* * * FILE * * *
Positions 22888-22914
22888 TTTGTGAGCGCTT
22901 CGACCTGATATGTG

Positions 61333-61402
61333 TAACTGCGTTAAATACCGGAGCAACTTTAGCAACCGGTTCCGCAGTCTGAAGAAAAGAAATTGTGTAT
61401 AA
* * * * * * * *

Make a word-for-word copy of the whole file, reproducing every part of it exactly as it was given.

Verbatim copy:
Positions 22888-22914
22888 TTTGTGAGCGCTT
22901 CGACCTGATATGTG

Positions 61333-61402
61333 TAACTGCGTTAAATACCGGAGCAACTTTAGCAACCGGTTCCGCAGTCTGAAGAAAAGAAATTGTGTAT
61401 AA